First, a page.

Edgerton/Gordo is undoubtedly the star of the film. He activates the tension and his behaviour gets unnervingly weirder and weirder the more The Gift goes on. Yet, one cannot ignore the roles played by Rebecca Hall and Jason Bateman either to making the movie tense. Hall plays plausibly well as a woman who seems fine on the surface, but has psychological issues brooding under the surface; while Bateman plays decently as his seemingly usual, (semi-)comic, supercilious self. Nevertheless, neither Hall nor Bateman have the same weight on screen as Edgerton. One spends much of the time when Edgerton is not on screen waiting for him to reappear as one knows that something strange and unsettling is likely to occur.

Edgerton gets a lot right as an actor in The Gift. He also gets a lot right as the director and writer of the film too. He captures the cinematography of a suburban town well (with all its beauty and mundane scariness), and uses relatively long shoots to enable viewers to feel the normality (and tension) of the situation unfolding for Hall’s and Bateman’s characters with impressive skill.

Simon and Rebecca find a gift awaiting them at the house upon returning from some friends. Guess who its from...?

Simon and Rebecca find a gift awaiting them at the house upon returning from some friends. Guess who its from…?

Additionally, Edgerton has written a very good script that has believable dialogue and a solid storyline. It is only in the climactic scene at the very end of the film that one or two elements of the dialogue and script don’t work. Indeed, they seem entirely at odds with the realism of the rest of the movie. But to put too much stress on the (eye-raising nature of the) end would be to do The Gift and Joel Edgerton a disservice. As an actor and as a director, Edgerton emphasises that he has talent akin to Sofia Coppola, George Clooney and Ben Affleck.

Over-all, The Gift is a well-executed psychological thriller. The final scenes may be questionable. But the film is tense and suspenseful in an entirely naturalistic and refreshing way. Undeniably, Edgerton is the shining light of this film as an actor, the writer and the director. He is creepy as the main supporting actor; intelligent in his script-writing; and neat in his directing. Edgerton is highly unlikely to be nominated, let alone win, an Oscar for his directing The Gift. But this is a great directorial debut from him, and one looks forward to watching what he writes and directs next.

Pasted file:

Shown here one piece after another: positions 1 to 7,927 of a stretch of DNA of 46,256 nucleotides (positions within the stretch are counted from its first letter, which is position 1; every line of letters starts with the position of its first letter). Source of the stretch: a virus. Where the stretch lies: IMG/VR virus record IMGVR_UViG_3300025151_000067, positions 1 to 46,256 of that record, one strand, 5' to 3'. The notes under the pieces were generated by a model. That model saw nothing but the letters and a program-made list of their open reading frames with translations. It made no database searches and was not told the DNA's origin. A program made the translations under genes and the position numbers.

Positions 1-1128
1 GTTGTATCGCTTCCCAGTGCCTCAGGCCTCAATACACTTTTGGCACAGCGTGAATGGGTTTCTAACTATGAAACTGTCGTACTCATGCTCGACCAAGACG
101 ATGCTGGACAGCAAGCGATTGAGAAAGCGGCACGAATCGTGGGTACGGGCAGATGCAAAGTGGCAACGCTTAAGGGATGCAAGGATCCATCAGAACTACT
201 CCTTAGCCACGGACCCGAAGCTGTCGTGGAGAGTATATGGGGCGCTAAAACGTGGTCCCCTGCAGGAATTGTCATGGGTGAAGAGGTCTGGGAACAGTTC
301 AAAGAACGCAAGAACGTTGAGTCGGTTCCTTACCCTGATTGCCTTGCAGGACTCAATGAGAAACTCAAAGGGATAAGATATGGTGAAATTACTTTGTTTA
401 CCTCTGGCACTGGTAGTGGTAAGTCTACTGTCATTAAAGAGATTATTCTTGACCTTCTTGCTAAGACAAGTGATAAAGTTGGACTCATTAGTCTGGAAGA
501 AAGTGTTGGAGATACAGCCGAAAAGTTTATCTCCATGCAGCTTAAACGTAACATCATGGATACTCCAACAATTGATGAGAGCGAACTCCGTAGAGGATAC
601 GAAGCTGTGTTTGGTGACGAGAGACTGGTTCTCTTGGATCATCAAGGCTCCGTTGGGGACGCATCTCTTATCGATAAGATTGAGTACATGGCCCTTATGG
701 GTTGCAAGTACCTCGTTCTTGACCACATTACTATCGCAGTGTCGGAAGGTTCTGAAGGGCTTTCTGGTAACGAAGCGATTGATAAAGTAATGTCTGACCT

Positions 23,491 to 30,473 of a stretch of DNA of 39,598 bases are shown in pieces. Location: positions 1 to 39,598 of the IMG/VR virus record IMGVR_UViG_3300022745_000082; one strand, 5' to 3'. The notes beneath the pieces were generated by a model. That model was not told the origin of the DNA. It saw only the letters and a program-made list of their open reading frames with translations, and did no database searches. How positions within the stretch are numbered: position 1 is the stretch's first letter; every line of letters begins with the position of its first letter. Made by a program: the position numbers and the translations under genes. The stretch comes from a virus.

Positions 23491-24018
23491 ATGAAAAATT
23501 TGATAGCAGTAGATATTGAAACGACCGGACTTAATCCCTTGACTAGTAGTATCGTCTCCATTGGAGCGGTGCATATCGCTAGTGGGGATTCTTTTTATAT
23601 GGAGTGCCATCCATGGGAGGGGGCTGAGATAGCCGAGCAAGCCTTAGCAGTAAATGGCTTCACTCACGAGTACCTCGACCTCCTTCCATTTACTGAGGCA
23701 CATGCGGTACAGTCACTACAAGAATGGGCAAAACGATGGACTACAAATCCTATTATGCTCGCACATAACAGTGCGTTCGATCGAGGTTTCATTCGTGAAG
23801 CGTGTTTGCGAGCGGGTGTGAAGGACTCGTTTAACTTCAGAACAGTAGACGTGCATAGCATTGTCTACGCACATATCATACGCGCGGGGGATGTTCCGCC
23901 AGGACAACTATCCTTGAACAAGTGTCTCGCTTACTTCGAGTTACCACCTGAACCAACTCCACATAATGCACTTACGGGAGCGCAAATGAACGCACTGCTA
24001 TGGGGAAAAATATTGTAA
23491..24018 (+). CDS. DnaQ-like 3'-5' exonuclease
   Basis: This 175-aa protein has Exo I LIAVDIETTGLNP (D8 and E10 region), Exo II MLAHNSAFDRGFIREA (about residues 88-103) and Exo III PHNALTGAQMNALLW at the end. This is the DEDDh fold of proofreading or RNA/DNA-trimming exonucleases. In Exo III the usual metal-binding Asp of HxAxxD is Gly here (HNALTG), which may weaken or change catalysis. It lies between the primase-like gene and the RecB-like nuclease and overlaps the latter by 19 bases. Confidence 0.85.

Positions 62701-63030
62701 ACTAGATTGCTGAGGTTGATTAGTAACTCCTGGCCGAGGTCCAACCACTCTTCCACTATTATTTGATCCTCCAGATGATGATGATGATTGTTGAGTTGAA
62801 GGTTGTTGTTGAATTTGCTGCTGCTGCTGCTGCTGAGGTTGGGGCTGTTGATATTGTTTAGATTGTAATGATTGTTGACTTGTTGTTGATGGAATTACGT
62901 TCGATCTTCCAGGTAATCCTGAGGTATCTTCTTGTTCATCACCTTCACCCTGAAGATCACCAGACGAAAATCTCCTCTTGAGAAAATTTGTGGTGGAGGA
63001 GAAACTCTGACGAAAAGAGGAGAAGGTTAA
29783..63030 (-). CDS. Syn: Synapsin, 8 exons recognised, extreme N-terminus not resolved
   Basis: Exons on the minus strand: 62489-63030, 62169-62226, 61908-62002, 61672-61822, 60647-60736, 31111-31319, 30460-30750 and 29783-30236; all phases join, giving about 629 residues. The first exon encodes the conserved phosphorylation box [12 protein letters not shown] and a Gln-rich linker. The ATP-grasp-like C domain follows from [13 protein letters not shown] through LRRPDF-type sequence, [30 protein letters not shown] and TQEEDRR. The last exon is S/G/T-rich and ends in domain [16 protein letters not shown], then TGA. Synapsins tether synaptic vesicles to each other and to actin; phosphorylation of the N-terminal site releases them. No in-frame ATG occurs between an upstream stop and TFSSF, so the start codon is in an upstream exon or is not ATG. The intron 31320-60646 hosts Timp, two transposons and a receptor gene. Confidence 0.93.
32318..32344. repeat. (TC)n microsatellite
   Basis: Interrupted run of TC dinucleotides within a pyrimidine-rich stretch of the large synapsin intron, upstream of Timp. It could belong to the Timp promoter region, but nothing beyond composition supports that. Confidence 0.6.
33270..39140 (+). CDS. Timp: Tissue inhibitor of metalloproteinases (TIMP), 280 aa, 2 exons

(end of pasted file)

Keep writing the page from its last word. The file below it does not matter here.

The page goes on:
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Review – Mission: Impossible V – Rogue Nation (12a) [2015]

MI-V - Title banner

Star Rating: 3.5/5

Director:

  • Christopher McQuarrie – The Usual Suspects, Valkyrie, Jack Reacher, Edge of Tomorrow

Cast:

  • Tom Cruise – Eyes Wide Shut, Valkyrie, Mission: Impossible I-IV, Jack Reacher I & II
  • Jeremy Renner – SWAT, Mission: Impossible IV, The Avengers Assemble I & II, , Captain America III
  • Alec Baldwin – The Aviator, To Rome With Love, Blue Jasmine, Still Alice, Caught Stealing
  • Rebecca Ferguson – Drowning Ghost, The White Queen, Hercules, Despite The Falling Snow
  • Ving Rhames – Pulp Fiction, Surrogates, Mission: Impossible I-IV, Operator